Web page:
BMI Mortality

The upper curve shows the relationship between body mass index (BMI) and mortality expressed as relative risk of death compared to those with a BMI in the range 22.5 to 25. The data indicates quite robustly that being in the overweight category is ‘protective’. The data point at BMI=18 includes data for all people with lower BMI and the data point at BMI=35 includes data for all people with higher BMI. The lower curve shows the distribution of BMI in the population used for the study.

Friends, I am concerned about my weight. In particular I am concerned about whether being overweight (i.e. with a body mass index or (BMI) in the range 25 to 30) is genuinely bad for me, or whether it just makes me feel bad.

I have looked at this issue before and expressed my puzzlement at how ‘normal’ ever came to be defined as having a BMI in the range 20 to 25, when as far as I could tell, it has never coincided with the central range in the population.

My puzzlement appears to be vindicated by research which shows that the relative risk of death – mortality – is lower for people who are overweight compared with people in the ‘normal range’. These conclusions are backed up by other studies. But even so, it is important to understand how the research was done in order to appreciate what it really tells us.

The research followed 11,834 individuals in Canada from 1994/5 to 2006/7, and saw how mortality was affected by their BMI at the start of the study in 1994/95. Let me stress this. It saw how the BMI statistic in 1994/5 affected the rate at which they died in the subsequent 12 years. This large population included men and women, smokers and people who never smoked, and people in all age groups.

Could the ‘BMI effect’ have been protective in young people, but harmful in older people? This might make sense, since young people are less likely to die in any case. This might have masked the effect that I would have expected to see: that being overweight was harmful. The researchers controlled for that and looked at how the relative risk of death varied with BMI categories for various sub-populations within the group. Surprisingly – to me at least – the effect was seen in all categories.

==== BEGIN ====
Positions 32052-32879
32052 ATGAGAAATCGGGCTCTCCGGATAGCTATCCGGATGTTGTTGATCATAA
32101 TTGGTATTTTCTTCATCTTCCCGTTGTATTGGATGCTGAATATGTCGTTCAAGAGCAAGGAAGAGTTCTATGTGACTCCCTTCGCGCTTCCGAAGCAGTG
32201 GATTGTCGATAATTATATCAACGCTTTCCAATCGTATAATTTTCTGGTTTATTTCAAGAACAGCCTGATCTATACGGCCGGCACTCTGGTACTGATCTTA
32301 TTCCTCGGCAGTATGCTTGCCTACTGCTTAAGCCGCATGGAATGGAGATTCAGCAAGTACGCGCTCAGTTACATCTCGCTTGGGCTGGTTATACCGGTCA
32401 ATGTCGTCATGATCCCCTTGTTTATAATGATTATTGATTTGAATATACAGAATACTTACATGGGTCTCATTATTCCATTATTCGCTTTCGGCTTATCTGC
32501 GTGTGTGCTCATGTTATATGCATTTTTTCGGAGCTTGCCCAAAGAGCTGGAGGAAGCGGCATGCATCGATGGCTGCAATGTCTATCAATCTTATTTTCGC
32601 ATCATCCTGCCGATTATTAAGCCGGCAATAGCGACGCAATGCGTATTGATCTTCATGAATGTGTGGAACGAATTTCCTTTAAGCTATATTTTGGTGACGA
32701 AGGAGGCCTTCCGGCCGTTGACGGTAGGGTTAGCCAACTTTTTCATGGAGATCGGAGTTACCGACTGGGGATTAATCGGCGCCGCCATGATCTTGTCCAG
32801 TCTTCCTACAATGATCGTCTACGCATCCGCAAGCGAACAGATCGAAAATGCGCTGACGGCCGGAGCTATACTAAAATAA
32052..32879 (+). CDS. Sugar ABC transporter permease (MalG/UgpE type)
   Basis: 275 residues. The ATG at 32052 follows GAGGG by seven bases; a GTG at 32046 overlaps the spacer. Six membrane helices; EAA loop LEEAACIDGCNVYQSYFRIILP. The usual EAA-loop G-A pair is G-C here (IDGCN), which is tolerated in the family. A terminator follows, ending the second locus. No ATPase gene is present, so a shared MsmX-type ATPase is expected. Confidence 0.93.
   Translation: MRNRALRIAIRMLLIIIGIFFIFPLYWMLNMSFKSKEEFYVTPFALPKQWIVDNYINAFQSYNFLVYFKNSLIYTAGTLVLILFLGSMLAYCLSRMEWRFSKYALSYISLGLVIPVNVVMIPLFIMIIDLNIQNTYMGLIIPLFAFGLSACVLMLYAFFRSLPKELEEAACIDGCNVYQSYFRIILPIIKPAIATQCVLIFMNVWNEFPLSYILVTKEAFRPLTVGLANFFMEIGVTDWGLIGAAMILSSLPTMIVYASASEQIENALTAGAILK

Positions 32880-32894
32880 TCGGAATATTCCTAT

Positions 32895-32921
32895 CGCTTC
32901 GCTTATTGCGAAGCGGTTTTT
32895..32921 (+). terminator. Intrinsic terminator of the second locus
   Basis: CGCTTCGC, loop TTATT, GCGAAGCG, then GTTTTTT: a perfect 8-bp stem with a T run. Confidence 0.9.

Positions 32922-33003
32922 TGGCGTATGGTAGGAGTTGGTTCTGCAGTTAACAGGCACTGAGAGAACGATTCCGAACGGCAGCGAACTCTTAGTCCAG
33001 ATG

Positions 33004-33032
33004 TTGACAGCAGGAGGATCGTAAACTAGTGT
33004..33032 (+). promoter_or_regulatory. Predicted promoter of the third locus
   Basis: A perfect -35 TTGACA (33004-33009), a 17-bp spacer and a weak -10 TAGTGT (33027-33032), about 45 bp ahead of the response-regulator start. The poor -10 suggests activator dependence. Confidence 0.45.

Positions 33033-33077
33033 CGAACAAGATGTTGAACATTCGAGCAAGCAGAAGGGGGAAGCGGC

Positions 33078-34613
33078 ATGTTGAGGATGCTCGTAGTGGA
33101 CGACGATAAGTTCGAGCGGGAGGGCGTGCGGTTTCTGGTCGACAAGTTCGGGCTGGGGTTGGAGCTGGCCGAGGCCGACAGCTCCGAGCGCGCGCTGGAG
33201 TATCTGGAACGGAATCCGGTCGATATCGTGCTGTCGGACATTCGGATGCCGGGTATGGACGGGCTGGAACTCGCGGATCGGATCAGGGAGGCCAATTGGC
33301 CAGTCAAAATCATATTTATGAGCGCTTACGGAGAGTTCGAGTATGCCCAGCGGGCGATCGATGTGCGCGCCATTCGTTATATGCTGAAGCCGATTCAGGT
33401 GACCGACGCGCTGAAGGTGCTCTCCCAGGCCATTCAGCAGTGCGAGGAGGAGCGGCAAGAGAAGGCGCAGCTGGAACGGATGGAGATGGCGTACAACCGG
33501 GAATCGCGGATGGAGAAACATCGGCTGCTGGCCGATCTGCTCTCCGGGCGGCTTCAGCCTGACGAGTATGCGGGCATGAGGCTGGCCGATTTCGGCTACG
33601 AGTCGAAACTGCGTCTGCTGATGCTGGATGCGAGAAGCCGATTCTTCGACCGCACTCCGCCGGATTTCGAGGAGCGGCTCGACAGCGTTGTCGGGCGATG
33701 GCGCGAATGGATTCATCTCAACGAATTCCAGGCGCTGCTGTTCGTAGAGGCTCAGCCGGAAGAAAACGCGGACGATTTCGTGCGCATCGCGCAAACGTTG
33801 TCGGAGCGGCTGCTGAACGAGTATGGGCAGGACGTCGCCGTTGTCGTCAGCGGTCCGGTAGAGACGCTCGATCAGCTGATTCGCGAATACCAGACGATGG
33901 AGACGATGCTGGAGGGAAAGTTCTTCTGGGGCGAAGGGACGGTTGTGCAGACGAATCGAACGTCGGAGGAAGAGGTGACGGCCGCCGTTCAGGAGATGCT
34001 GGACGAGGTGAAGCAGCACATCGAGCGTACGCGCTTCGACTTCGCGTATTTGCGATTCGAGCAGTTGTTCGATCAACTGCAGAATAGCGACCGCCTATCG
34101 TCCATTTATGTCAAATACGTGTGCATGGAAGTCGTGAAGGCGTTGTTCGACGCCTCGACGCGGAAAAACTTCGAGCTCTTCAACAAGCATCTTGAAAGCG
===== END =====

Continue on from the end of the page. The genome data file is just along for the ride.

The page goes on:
BMI Mortality versus age

BMI Mortality versus age for different subpopulations within the study. The risk of death is relative to those with BMI in the ‘normal’ range. The lowest and highest BMI points include data for all individuals at lower or higher BMI. I have missed out the confidence indicators (error bars) because they make the graph too confusing.

Mortality and Morbidity. This report recorded the BMI of a population at a point in time, and studied correlations between the BMI and the rate at which people died in the following 12 years: This is called the risk of mortality. It did not record whether the individuals concerned became ill or unwell, and did not study how their BMI affected their chance of becoming unwell – that is called the risk of morbidity. I do not have data to hand but I would be pretty sure that being in the ‘overweight’ category (as defined by a BMI in the range 25 to 30) would be a significant risk factor for diseases such as cardio-vascular disease and type II diabetes.

This data was taken amongst a population which, for possibly the first time in human history, has enjoyed essentially unrestricted access to food for several generations. This is an astonishing cultural achievement. If the data really does fall in this way for other populations – including that in the UK – it will be very interesting to understand why that occurs. It will also be interesting to hear doctors argue that ‘chubby’ people like me should lose weight – something which will increase my risk of death!

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4 Responses to “Overweight?”

  1. The incredible lightness of being wrong « Protons for Breakfast Blog Says:

    […] BMI caused increased mortality – an increased risk of death. As I mentioned in a previous article, this appears to be not true. In fact being ‘overweight’ (BMI 25 to 30) appears to […]

  2. Are you sure you want to lose weight? « Protons for Breakfast Blog Says:

    […] have written about this before (here), but this new study by Flegal et al (available free here) confirms this result a fortiori . […]

  3. Kathryn Margaret Cook Says:

    Hi Michael, I’m writing an article for Spoon University about body shaming. I was hoping I’d be able to use one of these graphs! I’d link back to this article of course. Do you mind if use it?

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